Giving Thought: Building a sustainable community
Recently, we’ve devoted this column to individuals working to effect positive change in the Aspen-to-Parachute region. This week, we’re speaking with Matt Hamilton, sustainability director for Aspen Skiing Co. Part of Matt’s role is to support and lead the company’s philanthropic efforts, which amount to roughly $3.5 million annually in cash and product.
Aspen Community Foundation: Please give us an overview of Skico’s philanthropic mission and programs.
Matt Hamilton: Everybody assumes that a company can give dollars, or lift tickets in our case, but I think our greatest value is actually the contribution of time by our employees. Whether it’s volunteering for Roaring Fork Outdoor Volunteers and Habitat for Humanity, or serving on a nonprofit board like Wilderness Workshop or English in Action, or an elected board like a city council — I actually serve on the Roaring Fork School District board — we can do a lot more by donating our time and expertise than we can on the dollar front.
Take our Environment Foundation, which has awarded $2.9 million over the past 19 years to environmental nonprofits and programs. I really believe that the value of that entity is not the money it gives away, but it’s those 15 employee board members sitting down around a table and learning about community issues. They’re only on that board for three years, but many of those individuals go on to leadership roles on boards or subcommittees for these nonprofit organizations where they get directly engaged in those issues. That’s really our approach to philanthropy. It’s about ensuring this valley is a strong, thriving, vibrant place for people to live. We recognize a responsibility there.
ACF: How do you partner with Aspen Community Foundation, and how do those programs serve Skico?
MH: We have a long-term partnership with ACF. We helped establish the Community Foundation. Today our Ultimate Ski Pass program is an important revenue generator for ACF. Here’s how that works — a donor gives $25,000 to the Cradle to Career Initiative Fund, and to recognize their support of critical community services, they receive one of 20 available Ultimate Ski Passes donated by Aspen Skiing Co. These passes are exclusive benefits to these donors to Cradle to Career. They’re available no other way. And, if all 20 passes are allocated, the program generates $500,000 for ACF.
Additionally, our Environment Foundation has functioned as the environmental program area of the Community Foundation. So ACF provides matching support to our employee contributions for their grants, to the tune of $50,000 per year. ACF’s staff members aren’t part of the board, but they come to the board meetings and provide input.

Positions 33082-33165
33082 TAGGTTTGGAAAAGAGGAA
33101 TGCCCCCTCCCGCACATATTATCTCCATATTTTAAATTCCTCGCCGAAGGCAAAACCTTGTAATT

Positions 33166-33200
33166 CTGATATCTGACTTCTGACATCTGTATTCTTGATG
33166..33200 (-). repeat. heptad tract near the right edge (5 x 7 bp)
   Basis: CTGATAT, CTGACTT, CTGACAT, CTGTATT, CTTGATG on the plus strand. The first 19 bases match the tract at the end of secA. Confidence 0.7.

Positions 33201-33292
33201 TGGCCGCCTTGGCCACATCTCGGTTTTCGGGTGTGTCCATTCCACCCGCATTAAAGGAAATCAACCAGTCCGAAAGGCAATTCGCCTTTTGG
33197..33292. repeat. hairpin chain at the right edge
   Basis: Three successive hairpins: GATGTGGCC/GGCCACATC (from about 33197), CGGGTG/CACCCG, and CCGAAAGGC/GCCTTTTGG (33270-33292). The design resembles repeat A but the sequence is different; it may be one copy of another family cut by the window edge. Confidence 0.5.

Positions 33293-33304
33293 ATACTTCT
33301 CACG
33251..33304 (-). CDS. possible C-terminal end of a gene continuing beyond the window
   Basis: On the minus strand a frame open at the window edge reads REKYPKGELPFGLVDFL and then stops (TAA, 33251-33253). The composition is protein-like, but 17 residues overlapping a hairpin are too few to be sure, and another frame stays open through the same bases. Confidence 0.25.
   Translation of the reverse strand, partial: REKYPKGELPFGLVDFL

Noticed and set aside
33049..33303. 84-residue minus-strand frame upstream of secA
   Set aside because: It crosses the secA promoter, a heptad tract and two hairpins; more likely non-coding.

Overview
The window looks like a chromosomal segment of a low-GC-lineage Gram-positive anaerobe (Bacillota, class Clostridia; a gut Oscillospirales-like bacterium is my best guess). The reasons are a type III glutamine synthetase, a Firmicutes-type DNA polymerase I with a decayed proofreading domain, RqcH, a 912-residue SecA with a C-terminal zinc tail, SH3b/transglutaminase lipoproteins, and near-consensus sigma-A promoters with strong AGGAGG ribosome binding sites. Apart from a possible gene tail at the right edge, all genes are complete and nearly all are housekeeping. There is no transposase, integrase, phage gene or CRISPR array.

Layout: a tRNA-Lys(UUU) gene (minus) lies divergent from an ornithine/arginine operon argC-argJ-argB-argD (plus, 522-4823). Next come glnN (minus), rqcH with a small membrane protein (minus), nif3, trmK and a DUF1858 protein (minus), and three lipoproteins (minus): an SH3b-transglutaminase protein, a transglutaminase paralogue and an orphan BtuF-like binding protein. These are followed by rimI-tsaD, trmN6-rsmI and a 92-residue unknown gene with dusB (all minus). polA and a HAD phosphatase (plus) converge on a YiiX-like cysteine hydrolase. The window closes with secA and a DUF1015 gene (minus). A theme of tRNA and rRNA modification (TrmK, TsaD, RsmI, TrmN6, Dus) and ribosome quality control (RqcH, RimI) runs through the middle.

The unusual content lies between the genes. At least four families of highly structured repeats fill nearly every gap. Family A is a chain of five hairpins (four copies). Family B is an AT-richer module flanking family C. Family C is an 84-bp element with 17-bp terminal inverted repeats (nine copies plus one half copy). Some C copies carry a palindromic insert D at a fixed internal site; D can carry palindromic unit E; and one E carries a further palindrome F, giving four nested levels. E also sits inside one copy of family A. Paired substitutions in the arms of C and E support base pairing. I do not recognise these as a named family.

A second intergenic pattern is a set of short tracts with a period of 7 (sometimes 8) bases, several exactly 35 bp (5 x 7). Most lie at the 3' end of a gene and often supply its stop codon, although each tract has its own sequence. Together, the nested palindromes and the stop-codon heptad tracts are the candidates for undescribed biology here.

Beyond that, we work very closely together, almost on a weekly basis, talking about what is happening in the community and how we tackle the issues. A great example of that was in 2011 when the Roaring Fork School District was looking at a massive shortfall in its budget. Business and community leaders and ACF came together and asked how we address that. Out of those meetings came a commitment to a mill-levy override that eventually won at the polls and raised $4.8 million a year.
ACF: The word “sustainability” refers generally to the environment, but Skico has a broader definition, correct?
MH: We define sustainability as much more than just environmental sustainability. It’s about creating vibrant, thriving local communities, so when a community member encounters health challenges or economic challenges or personal challenges, there’s a safety net that goes beyond what you might find elsewhere. On the flip side, sustainability means that there’s more to life here than just punching a clock and working a job, that there are cultural opportunities for people, whether it’s the Wheeler Opera House or Carbondale Arts or the Glenwood Center for the Arts. When we talk about sustainability, we really are thinking about community sustainability more broadly.
ACF: What’s on the drawing board for Skico’s sustainability department? What comes next?
MH: We’ve been working behind the scenes for the last six months to create the Caring for Community Fund. It’s similar to the Environment Foundation, but we’re trying to recognize that about half our employees don’t really want to spend their dollars on environmental causes. Health and human services was an area they expressed interest in, so that’s what Caring For Community will be. It’ll function like the Environment Foundation with its own board. Local nonprofits will request grants and the board will decide where the biggest needs are. Skico will provide matching funds.
Tamara Tormohlen is executive director of Aspen Community Foundation.
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